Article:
Besides bright white stock, there are more dramatic colors of newsprint being used by publishers today including pink for Breast Cancer Awareness sections and green that can be used around the holidays or St. Patrick’s Day. But these controversial colors can sometimes lose impact as they affect the quality of photos when printed on this overpowering stock. It’s purely subjective, but publishers either love or hate these saturated colors. A printing trick that accomplishes a similar color effect without degrading photo quality is to put a slight color tint behind the text using page layout programs such as QuarkXpress or Adobe InDesign. Your pagination hub or copy editor should know how to do this pretty easily. It’s just creating a box that covers the entire page and setting the color to 10 percent magenta or green. Photos will pop and the colored page can’t be missed by readers. It won’t be full bleed meaning the color won’t go out to the edge of the page, but it will cover the majority of the page, and there is no limit to the colors that can be created.
Spadeas and gatefolds also present a unique opportunity for advertisers and new revenue with minimal incremental cost from your press room. Newspapers benefit when their ads are most effective, and an attention-grabbing position like a spadea (a half sheet, which flaps over the front of a section) is sure to be seen by readers. The press crew may grumble about the additional set-up time or slower press speeds, but the newsprint expense is low. Publishers who charge a premium for this position can help offset some of the headaches occurred in the pressroom, and the legitimate need for more time. If your production facility isn’t comfortable running these, you can start small by offering them on preprinted sections so the daily deadline isn’t affected.
Another often overlooked newsprint idea is Kraft newsprint or heavier ground woods. Typically the stock is relegated to the unglamorous role of wrapping TMC products delivering preprints to non-subscriber homes. Its sturdy composition makes it the perfect solution for tricky labeling machines and the inevitable battering of postal delivery. However, this stock can also appeal to advertisers for specific unique products.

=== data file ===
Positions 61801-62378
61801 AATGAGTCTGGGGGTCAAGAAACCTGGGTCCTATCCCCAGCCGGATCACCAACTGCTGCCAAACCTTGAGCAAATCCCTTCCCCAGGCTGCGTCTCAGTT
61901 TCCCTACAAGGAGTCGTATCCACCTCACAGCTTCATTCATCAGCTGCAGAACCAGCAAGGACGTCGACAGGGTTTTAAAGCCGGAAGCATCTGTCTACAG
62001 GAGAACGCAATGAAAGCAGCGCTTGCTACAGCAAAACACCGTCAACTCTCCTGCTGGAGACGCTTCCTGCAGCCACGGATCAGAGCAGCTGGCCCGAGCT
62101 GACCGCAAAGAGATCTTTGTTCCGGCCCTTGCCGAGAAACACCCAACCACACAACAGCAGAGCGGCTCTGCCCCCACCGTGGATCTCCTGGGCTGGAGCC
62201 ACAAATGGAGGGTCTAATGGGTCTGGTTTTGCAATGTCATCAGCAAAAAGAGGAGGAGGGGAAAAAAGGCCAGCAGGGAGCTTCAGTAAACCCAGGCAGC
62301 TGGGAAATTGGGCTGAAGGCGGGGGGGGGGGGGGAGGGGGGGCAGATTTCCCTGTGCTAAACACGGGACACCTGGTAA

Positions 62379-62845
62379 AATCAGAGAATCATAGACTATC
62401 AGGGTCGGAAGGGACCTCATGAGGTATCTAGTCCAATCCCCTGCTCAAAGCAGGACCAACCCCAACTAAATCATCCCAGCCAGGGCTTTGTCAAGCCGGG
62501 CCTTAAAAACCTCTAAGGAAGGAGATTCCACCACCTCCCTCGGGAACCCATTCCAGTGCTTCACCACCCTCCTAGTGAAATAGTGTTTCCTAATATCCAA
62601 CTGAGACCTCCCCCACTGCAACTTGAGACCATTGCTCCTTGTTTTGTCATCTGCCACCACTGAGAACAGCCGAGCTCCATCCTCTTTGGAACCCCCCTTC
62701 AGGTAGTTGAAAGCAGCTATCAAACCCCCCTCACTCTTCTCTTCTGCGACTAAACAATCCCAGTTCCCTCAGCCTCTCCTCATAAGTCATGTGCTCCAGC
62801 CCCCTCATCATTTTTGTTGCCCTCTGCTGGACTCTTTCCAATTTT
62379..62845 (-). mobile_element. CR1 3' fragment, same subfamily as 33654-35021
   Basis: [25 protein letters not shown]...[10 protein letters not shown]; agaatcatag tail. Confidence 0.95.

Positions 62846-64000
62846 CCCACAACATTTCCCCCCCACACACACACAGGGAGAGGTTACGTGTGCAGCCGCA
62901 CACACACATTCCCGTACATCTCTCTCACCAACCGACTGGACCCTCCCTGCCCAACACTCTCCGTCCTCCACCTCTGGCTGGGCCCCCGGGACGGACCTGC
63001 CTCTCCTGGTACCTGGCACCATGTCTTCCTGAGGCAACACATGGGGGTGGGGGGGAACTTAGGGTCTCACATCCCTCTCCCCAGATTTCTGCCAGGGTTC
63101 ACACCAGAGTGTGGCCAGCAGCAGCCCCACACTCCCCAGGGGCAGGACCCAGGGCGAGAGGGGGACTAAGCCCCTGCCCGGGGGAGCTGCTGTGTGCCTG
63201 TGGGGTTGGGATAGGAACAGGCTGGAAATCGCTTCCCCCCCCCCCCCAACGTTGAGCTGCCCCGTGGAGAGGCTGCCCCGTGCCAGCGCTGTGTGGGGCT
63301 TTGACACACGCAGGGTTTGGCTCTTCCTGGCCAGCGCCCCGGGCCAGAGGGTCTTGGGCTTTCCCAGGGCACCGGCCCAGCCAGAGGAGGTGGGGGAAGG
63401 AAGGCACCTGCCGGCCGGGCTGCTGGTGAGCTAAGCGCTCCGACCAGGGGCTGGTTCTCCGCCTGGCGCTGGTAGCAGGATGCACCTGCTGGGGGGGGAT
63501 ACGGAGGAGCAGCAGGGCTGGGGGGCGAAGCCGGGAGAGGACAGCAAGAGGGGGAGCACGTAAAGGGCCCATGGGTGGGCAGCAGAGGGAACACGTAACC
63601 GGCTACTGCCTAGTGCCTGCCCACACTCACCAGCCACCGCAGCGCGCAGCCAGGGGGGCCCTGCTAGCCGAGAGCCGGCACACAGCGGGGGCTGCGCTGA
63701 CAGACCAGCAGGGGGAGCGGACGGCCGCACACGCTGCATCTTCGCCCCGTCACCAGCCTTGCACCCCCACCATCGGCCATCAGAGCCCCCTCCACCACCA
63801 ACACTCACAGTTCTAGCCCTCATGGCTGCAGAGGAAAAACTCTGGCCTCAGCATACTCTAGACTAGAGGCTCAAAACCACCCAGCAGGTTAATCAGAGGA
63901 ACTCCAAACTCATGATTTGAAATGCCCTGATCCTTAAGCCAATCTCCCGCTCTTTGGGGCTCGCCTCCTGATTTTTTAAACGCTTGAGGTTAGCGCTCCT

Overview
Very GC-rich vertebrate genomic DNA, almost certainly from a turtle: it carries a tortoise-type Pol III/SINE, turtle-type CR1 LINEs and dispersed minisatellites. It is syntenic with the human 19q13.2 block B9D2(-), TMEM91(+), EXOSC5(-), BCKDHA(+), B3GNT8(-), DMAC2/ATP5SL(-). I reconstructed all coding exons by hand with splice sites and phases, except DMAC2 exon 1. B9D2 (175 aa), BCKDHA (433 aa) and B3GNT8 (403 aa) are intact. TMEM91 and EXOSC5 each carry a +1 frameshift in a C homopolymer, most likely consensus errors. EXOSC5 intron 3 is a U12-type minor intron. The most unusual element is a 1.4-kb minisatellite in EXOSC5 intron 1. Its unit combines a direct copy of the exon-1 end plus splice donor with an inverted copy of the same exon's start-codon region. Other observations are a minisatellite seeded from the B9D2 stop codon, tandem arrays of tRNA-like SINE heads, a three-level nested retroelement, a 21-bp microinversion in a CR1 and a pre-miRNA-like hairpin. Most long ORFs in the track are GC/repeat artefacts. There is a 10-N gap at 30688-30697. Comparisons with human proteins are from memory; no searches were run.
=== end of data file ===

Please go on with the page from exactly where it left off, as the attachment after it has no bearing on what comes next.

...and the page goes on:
A cheer card is a landscape-oriented broadsheet-sized page that usually displays a message of support to a local sports team. “Go Wild Cats” or “State Champion Mustangs” are examples of typical encouraging sentiments. The back sides of these pages offer prime territory for advertising sponsors. The sturdy nature of Kraft paper is perfect for these pages as they will be held up in the air by sports fans or hung on walls at schools or businesses.
The distribution of the cheer card will help determine the advertising rate. If you are just printing them and dropping off a thousand at the appropriate school, the rate can be low. If you plan to insert the cheer card for your entire market to enjoy, the advertising rate will need to be a little higher to cover your newsprint and production expenses.
Kraft can also be used to wrap your entire newspaper. This is something you would want to reserve for very special (high-paying) advertisers. Depending on your market, it could be the grand opening of a long-awaited Starbucks, a large new museum exhibit, or to announce a new bank entering your market. You may want to consider keeping your masthead at the top of the wrap, but the rest of the sheet (front and back) is sold to the advertiser. It is the ultimate premium position, yet fairly inexpensive to do. The trickiest part is that you likely have to stack down your press run, and then run it through the inserters with this wrapper in the “head” as the jacket and your newspaper in line with the other preprints going into this wrapper. For single copy sales, you may want to negotiate that this wrapper goes inside the paper instead of outside the paper and just wrap your home delivery copies. It’s a big idea and curmudgeonly publishers will hate it, but it can drop more revenue to your bottom line in one day than almost anything else you can do. This requires no special tools or equipment.
Calling a 15-minute meeting with your ad manager and production supervisor regarding newsprint will likely be met with groans, but unless you have looked at it in the past twelve months, you are likely leaving easy money on the table.
Jim Falzone is general manager of the North of Boston Media Group, a collection of CNHI-owned dailies, weeklies, magazines, and digital products in Massachusetts and New Hampshire.